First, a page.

Anyone come close at guessing the cost?

Now anyone with any amount of common sense here would have struck up a deal with the patients local supermarket, but hey when it's someone elses money we deal with the manufacturer directly and waste as much money as possible.

+ 1

That is the root problem, and why the public sector will always be less efficient than private companies.

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It's the National Wealth Service. Choose any good you like and they will pay you over the odds for it.

I vote we buy the £47 pasta and forget all about the operation. That way the patient won't starve and the NHS will save loads of money on medical bills.

Unfortunately it is a prime example of how badly we manage to run things in Britain. I honestly think we could have some common sense people in and sort out most of theses nonsenses within a year..yes, yes, bound to be disenters and a strike ot two here and there, but you will get it done. Stop sending people to expensive uni courses on mundane pointless courses aswell. The we might not find so many 'graduates' working in supermarkets.

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Go on... please! :)

This is a bit tricky for anonymity reasons, but, let's put it this way, you know when you wash a floor at home? You probably use, I dunno, some floor cleaning product or even a bowl of soapy hot water?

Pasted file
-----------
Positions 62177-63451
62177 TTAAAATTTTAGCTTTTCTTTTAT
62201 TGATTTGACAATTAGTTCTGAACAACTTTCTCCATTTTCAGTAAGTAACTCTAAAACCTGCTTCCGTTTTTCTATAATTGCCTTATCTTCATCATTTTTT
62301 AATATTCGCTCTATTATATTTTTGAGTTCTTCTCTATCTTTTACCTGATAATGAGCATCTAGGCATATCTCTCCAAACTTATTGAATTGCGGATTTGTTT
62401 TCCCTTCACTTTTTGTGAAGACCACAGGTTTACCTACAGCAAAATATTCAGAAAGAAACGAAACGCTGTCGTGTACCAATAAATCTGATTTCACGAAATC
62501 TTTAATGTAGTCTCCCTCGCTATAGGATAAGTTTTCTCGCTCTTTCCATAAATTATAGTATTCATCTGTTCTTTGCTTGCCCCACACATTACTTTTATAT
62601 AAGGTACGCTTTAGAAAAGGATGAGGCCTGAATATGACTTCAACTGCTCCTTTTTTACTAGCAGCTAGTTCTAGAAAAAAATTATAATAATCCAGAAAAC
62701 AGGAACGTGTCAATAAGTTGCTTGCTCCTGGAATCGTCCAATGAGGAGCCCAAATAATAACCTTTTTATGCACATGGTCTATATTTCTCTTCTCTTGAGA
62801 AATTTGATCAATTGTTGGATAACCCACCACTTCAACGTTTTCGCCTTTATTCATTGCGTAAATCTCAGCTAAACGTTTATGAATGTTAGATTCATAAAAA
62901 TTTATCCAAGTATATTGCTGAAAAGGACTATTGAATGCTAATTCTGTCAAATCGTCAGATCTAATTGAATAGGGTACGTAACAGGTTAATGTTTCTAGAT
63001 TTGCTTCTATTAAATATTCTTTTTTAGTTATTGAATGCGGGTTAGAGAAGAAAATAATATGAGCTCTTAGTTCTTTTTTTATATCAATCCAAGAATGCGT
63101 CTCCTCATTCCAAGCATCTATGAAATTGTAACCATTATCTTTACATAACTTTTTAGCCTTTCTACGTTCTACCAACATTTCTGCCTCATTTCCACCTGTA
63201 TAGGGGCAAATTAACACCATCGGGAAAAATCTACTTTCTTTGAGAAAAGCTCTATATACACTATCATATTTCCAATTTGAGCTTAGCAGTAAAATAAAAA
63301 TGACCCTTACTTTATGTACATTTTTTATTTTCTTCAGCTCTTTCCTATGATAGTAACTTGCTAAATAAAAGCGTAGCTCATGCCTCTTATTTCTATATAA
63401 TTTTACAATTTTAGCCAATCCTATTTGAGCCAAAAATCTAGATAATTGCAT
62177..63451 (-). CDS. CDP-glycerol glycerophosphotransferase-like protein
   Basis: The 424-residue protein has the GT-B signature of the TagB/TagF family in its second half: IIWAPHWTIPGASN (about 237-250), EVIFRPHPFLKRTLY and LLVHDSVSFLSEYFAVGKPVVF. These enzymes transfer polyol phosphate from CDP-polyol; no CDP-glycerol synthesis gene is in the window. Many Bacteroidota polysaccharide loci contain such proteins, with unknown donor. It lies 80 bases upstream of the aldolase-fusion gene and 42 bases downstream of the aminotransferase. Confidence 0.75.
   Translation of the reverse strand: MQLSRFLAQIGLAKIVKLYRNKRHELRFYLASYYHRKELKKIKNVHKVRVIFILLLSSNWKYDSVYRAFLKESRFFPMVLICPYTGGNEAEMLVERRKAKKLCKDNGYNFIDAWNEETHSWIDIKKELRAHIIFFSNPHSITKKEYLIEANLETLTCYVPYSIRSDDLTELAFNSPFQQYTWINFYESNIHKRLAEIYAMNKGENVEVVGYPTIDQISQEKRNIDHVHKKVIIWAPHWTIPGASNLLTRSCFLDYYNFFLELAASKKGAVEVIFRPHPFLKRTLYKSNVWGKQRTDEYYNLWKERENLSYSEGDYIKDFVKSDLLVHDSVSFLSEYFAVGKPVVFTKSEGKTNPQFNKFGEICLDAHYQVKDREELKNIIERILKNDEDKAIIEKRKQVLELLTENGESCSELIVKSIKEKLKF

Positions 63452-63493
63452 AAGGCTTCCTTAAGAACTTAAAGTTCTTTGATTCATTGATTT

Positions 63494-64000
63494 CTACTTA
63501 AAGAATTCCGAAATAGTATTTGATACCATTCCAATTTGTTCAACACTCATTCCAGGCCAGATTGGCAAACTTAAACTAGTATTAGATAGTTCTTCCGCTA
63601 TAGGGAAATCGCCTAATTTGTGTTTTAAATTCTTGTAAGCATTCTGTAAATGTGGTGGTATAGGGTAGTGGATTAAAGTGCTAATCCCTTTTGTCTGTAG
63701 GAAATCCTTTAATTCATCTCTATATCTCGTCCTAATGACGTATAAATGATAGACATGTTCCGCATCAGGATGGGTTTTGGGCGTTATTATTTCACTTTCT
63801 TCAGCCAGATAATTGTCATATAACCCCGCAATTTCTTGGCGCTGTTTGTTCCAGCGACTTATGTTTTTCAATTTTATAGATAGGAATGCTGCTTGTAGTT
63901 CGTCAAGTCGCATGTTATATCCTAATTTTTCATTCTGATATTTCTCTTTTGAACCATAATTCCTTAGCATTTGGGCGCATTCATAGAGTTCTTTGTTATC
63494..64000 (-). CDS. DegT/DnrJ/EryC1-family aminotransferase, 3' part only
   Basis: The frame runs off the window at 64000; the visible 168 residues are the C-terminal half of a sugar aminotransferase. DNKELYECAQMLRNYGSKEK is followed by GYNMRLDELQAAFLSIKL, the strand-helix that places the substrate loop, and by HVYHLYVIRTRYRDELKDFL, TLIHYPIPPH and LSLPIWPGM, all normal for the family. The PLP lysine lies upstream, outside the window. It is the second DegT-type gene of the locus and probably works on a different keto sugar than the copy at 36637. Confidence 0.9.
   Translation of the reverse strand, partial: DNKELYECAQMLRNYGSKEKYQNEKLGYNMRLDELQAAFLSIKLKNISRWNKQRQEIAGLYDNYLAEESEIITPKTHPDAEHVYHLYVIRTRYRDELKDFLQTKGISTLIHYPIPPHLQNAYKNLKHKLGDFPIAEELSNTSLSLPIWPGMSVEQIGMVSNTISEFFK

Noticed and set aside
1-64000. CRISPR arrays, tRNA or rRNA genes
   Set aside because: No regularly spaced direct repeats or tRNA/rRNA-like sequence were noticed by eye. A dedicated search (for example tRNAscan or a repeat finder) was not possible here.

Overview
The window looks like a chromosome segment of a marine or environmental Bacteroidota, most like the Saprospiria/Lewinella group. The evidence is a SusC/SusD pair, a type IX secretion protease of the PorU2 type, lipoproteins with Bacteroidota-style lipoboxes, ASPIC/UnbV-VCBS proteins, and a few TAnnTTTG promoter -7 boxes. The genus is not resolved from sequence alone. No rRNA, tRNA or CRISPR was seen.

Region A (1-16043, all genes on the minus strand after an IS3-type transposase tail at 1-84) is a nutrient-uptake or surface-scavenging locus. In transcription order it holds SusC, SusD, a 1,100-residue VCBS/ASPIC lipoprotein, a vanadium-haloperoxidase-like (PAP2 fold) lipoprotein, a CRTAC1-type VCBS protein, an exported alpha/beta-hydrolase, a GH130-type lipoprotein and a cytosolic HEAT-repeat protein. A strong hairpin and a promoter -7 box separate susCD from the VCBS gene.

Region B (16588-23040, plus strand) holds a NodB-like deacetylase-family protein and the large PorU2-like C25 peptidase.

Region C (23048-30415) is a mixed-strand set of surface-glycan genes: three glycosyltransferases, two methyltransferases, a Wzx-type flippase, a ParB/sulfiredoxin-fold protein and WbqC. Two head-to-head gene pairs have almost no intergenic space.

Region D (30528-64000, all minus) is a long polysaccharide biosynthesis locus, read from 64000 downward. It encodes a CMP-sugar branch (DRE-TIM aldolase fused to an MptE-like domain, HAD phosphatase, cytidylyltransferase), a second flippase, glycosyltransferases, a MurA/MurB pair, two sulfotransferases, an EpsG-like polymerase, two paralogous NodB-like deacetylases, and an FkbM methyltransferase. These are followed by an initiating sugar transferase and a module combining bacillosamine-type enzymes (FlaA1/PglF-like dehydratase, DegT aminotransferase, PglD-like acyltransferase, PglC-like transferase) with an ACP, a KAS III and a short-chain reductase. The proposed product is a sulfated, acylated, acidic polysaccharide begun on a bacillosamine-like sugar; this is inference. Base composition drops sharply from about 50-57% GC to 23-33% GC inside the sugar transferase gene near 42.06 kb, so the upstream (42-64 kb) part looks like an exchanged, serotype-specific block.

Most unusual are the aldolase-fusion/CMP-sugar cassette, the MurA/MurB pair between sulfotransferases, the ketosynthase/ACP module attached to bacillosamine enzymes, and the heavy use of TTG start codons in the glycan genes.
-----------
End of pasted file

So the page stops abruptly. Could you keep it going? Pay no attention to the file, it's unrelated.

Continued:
Well, maybe, just maybe, there are some places that don't do that now, that don't use any kind of cleaning/antibacterial products for their floors. Places that probably should, considering.

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I was appalled when my sister (Pharmacy Manager) told me about how some people get most of their weekly grocery shopping on “prescription” paid for by the NHS. There are times her pharmacy looks like the self checkout lane at Tesco. If your child is under 16 and has an allergy the NHS will pay for special food (gluten free is the most common). Ridiculous really.

My son has a wheat allergy that’s off the scale so we could abuse the system and get prescription food for him for free. However I have too much pride and self value to even think about asking our local GP for such nonsense. Yes it costs a little more but if you can’t pay for it yourself then don’t have children!